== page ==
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Still a Pirate, Whitehead living life in Brooklyn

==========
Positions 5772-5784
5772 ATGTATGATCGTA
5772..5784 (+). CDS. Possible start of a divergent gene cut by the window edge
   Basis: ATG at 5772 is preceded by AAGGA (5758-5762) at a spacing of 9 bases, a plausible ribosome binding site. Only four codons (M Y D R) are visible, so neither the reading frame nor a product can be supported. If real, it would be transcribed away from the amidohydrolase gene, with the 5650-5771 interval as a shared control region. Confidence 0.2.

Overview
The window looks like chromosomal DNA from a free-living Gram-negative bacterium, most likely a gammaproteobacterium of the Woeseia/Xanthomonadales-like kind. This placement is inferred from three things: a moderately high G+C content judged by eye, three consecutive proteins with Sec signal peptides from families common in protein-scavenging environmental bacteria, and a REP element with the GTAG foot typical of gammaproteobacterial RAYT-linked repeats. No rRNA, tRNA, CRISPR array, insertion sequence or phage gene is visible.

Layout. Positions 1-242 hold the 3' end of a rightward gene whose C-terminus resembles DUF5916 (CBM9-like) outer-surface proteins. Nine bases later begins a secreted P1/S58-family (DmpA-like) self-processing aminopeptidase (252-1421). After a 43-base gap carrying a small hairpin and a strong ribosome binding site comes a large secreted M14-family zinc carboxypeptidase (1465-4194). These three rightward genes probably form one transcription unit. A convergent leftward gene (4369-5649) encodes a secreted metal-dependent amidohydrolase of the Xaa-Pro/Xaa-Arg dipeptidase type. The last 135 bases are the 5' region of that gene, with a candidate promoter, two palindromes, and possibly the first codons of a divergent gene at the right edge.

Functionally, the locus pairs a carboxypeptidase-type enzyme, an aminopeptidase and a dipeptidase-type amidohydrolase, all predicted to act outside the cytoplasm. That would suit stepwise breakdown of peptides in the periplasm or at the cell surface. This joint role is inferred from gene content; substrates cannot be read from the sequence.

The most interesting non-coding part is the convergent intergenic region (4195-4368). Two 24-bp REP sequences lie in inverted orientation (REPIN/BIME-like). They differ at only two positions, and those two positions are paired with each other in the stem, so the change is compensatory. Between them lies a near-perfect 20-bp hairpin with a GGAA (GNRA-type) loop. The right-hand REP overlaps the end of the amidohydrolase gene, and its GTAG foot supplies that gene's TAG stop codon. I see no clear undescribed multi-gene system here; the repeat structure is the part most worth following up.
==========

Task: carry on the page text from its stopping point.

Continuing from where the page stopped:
Isaiah Whitehead, Seton Hall’s latest NBA product, has fully embraced the professional basketball world. Entering his sophomore year in the NBA as a member of the Brooklyn Nets, Whitehead has grown from the player that raised the Big East trophy at Madison Square Garden in 2016. Whitehead’s first year in his hometown as a Brooklyn Net was what some may call a baptism by fire. With starting point guard Jeremy Lin injured early in the season, Whitehead was thrown into the starting role frequently. [caption id="attachment_19978" align="aligncenter" width="580"] Photo via Instagram/@whitehead_isaiah15[/caption] In an 82-game season, the stretches against top-league talent each night were often overwhelming and eye-opening for Whitehead. “We played Damian Lillard, the next game we played Kyrie Irving, the next game we played Russell Westbrook and then we played Jrue Holiday,” Whitehead told The Brooklyn Game on Nets media day on Sept. 25. “It was just like, man, that’s just straight starts for a rookie. It was like, wow, it’s here. It’s definitely here.” Out of 73 games played, Whitehead started 26 of them. As a rookie and the No. 42 pick in the 2016 draft, Whitehead was ready to fill the role. While Whitehead’s rookie year was considered by many a success, his absence at Seton Hall left many ‘what ifs.’ What if Whitehead had stayed? What if Whitehead was in the NCAA Tournament game against Arkansas? Just because Whitehead is no longer enrolled at Seton Hall does not mean he does not support or follow the team. He often came to campus last season, visiting with his old teammates and coaches. Coach Kevin Willard even joked that Whitehead was in his office more after he left school than when he was on the team. When at games, Whitehead graciously gave out autographs and took pictures with most fans that came up to him. Now, Whitehead told The Brooklyn Game that he holds floor seats for the season at The Rock, and will be courtside as well when the Pirates play in Brooklyn’s Barclays Center for the NIT Season Tip-Off from Nov. 23-24. If he was still at Seton Hall, though, Whitehead would have rounded out what many already consider the best senior class in the country. “I think my guys, we got the best freshman class, sophomore class, junior class, senior class,” Angel Delgado said. “The way we working right now, I think we’re going to impress a lot of people.” Whitehead agrees that Seton Hall has the best senior class in the NCAA. Even though he is not a part of it, he makes sure he is still involved with the team and providing support. “I still visit a lot, I go play with those guys,” Whitehead said in an interview with The Brooklyn Game. “I definitely played a lot over there in the offseason, just trying to give them some confidence, trying to build them up for the year. I know it’s a big year for them, senior year, so I’m looking forward to it.” The bond between Whitehead and seniors like Khadeen Carrington, Desi Rodriguez, Delgado and Ismael Sanogo has not broken since Whitehead left South Orange for Brooklyn. “He came over a lot during the summer and worked out and played pick-up with us. It was good because he’s a guy that’s playing at the highest level right now, so it’s only making us better,” Carrington, a senior guard, said. “Other than that, it’s a brotherhood that we have that can’t be broken, so we’ll always do things like getting in the gym together.” The possibilities of Whitehead being a part of the NCAA run will never be known, but he has grown more as a person since leaving Seton Hall. The 22-year-old’s biggest change came in the birth of his daughter, Zaria, on May 12, 2017. “She’s great, she’s 4 months now,” Whitehead said of his daughter to The Brooklyn Game. “That was definitely a blessing in my life, it changed my whole mindset of everything. Just being home early, being with her as much as possible.” On the other side of the spectrum, Whitehead has found himself adjusting his game in many facets since leaving college basketball. “It’s much different,” Whitehead said to The Brooklyn Game. “Seton Hall, I had the ball probably 25 seconds [out of a 30-second shot clock]. It’s much different, the NBA clock is not even 25 seconds. It’s just about picking your spots and just becoming a better player off the court. Just watching film, knowing what you need to do on the court. I didn’t watch much film at Seton Hall, so I think film helped me out a lot.” Whitehead’s situation for his second year with the Brooklyn Nets may not provide as many opportunities that came in the first. The team is rich in guards, including D’Angelo Russell, Lin and Spencer Dinwiddie. To break into the rotation, Whitehead has a new mindset. “That’s my whole motto now, ‘Stay ready so you don’t have to get ready,’” Whitehead told The Brooklyn Game. “You never know what’s going to come at you, the opportunity that comes up.” That kind of preparation helped Whitehead to win Big East Championship MVP, and he notices it is as important in the NBA as it was in college. When it comes to this year’s Seton Hall team, Whitehead has big expectations. Just as Delgado emphasized the strength of this team from top to bottom, Whitehead recognizes the young talent on the team as well, namely in one freshman. “They have a couple great freshmen and sophomores. I’m a real big fan of Sandro [Mamukelashvili],” Whitehead said to The Brooklyn Game. “I’m a real big fan of him coming this year. I think he’s going to be a great player. Of course Khadeen, Desi [Rodriguez], Angel, Ish [Sanogo], they’re gonna do their thing, but I think Sandro is gonna be a big part.” While some may think of what this year’s Seton Hall team could have been if Whitehead had stayed, the Brooklyn Net has found success in a niche of his own. He may no longer be on campus in South Orange, but he is putting the pressure on his old teammates now more than ever. “I think they’re great, preseason Top 25,” Whitehead said to The Brooklyn Game. “I think easily third round of NCAAs or bust. I always tell them, just definitely shoot for the stars.” Elizabeth Swinton is the managing editor of The Brooklyn Game. She can be reached at or on Twitter @eswint22.